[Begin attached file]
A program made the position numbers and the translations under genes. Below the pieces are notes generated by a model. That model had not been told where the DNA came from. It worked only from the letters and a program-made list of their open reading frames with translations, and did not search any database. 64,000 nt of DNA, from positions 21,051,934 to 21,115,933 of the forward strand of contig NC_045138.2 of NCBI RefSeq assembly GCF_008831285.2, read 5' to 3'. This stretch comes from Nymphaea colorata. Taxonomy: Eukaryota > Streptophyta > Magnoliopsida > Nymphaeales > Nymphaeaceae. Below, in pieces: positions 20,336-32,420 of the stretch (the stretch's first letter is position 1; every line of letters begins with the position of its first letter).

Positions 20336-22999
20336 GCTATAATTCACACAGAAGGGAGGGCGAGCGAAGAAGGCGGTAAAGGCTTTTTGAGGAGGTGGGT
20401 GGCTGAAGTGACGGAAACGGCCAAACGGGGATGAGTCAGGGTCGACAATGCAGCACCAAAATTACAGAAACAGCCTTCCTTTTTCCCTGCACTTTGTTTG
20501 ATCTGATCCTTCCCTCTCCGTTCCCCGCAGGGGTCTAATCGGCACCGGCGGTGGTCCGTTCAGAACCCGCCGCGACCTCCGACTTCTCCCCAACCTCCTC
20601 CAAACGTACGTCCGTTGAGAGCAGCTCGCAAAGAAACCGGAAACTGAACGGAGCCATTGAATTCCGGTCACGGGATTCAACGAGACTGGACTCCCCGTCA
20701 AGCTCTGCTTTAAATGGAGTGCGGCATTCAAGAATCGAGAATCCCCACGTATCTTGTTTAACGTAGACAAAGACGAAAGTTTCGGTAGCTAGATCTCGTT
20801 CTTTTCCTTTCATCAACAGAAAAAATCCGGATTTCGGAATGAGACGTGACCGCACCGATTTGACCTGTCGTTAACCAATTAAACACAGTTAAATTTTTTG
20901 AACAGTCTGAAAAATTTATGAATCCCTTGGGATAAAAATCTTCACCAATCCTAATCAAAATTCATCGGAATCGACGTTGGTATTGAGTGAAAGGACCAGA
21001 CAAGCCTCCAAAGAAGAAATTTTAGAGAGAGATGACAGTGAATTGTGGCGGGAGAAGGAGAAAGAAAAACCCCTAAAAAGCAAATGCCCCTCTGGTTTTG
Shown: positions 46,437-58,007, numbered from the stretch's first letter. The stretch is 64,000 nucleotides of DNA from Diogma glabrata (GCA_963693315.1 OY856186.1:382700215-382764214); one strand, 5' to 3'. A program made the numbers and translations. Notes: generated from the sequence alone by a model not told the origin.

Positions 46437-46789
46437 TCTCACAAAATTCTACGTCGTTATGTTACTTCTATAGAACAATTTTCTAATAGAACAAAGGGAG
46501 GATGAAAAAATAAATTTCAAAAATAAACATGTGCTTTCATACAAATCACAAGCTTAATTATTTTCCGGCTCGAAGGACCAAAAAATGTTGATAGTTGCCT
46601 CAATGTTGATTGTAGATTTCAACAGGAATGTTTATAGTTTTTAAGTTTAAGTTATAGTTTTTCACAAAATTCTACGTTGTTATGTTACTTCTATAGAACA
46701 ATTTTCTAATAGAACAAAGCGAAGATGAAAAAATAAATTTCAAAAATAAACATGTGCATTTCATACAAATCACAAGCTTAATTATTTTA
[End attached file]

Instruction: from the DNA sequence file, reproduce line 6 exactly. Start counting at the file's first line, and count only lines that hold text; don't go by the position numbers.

20601 CAAACGTACGTCCGTTGAGAGCAGCTCGCAAAGAAACCGGAAACTGAACGGAGCCATTGAATTCCGGTCACGGGATTCAACGAGACTGGACTCCCCGTCA